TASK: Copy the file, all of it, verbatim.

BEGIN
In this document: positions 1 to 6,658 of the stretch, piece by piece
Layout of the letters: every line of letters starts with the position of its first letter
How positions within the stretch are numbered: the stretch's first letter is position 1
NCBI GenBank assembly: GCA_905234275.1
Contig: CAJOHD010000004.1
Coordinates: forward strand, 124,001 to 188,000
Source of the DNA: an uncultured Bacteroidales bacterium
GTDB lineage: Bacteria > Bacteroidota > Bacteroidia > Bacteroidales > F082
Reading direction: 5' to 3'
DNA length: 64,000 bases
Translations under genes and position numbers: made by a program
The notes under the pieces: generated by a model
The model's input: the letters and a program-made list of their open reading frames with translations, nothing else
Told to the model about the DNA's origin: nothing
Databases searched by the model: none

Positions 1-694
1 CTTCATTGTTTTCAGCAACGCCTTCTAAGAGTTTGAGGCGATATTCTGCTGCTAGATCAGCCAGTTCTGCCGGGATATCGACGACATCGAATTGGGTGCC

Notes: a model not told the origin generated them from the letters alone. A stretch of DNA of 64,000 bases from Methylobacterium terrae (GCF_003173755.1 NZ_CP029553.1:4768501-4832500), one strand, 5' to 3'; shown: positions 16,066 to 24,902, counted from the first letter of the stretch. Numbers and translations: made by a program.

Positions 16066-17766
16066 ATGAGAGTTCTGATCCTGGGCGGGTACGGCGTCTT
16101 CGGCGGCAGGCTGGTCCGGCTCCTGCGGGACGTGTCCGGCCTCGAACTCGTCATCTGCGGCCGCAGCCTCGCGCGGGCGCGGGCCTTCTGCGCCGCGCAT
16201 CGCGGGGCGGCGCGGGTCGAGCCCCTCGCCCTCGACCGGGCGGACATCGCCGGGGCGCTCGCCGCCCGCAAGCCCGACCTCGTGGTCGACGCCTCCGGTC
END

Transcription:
In this document: positions 1 to 6,658 of the stretch, piece by piece
Layout of the letters: every line of letters starts with the position of its first letter
How positions within the stretch are numbered: the stretch's first letter is position 1
NCBI GenBank assembly: GCA_905234275.1
Contig: CAJOHD010000004.1
Coordinates: forward strand, 124,001 to 188,000
Source of the DNA: an uncultured Bacteroidales bacterium
GTDB lineage: Bacteria > Bacteroidota > Bacteroidia > Bacteroidales > F082
Reading direction: 5' to 3'
DNA length: 64,000 bases
Translations under genes and position numbers: made by a program
The notes under the pieces: generated by a model
The model's input: the letters and a program-made list of their open reading frames with translations, nothing else
Told to the model about the DNA's origin: nothing
Databases searched by the model: none

Positions 1-694
1 CTTCATTGTTTTCAGCAACGCCTTCTAAGAGTTTGAGGCGATATTCTGCTGCTAGATCAGCCAGTTCTGCCGGGATATCGACGACATCGAATTGGGTGCC

Notes: a model not told the origin generated them from the letters alone. A stretch of DNA of 64,000 bases from Methylobacterium terrae (GCF_003173755.1 NZ_CP029553.1:4768501-4832500), one strand, 5' to 3'; shown: positions 16,066 to 24,902, counted from the first letter of the stretch. Numbers and translations: made by a program.

Positions 16066-17766
16066 ATGAGAGTTCTGATCCTGGGCGGGTACGGCGTCTT
16101 CGGCGGCAGGCTGGTCCGGCTCCTGCGGGACGTGTCCGGCCTCGAACTCGTCATCTGCGGCCGCAGCCTCGCGCGGGCGCGGGCCTTCTGCGCCGCGCAT
16201 CGCGGGGCGGCGCGGGTCGAGCCCCTCGCCCTCGACCGGGCGGACATCGCCGGGGCGCTCGCCGCCCGCAAGCCCGACCTCGTGGTCGACGCCTCCGGTC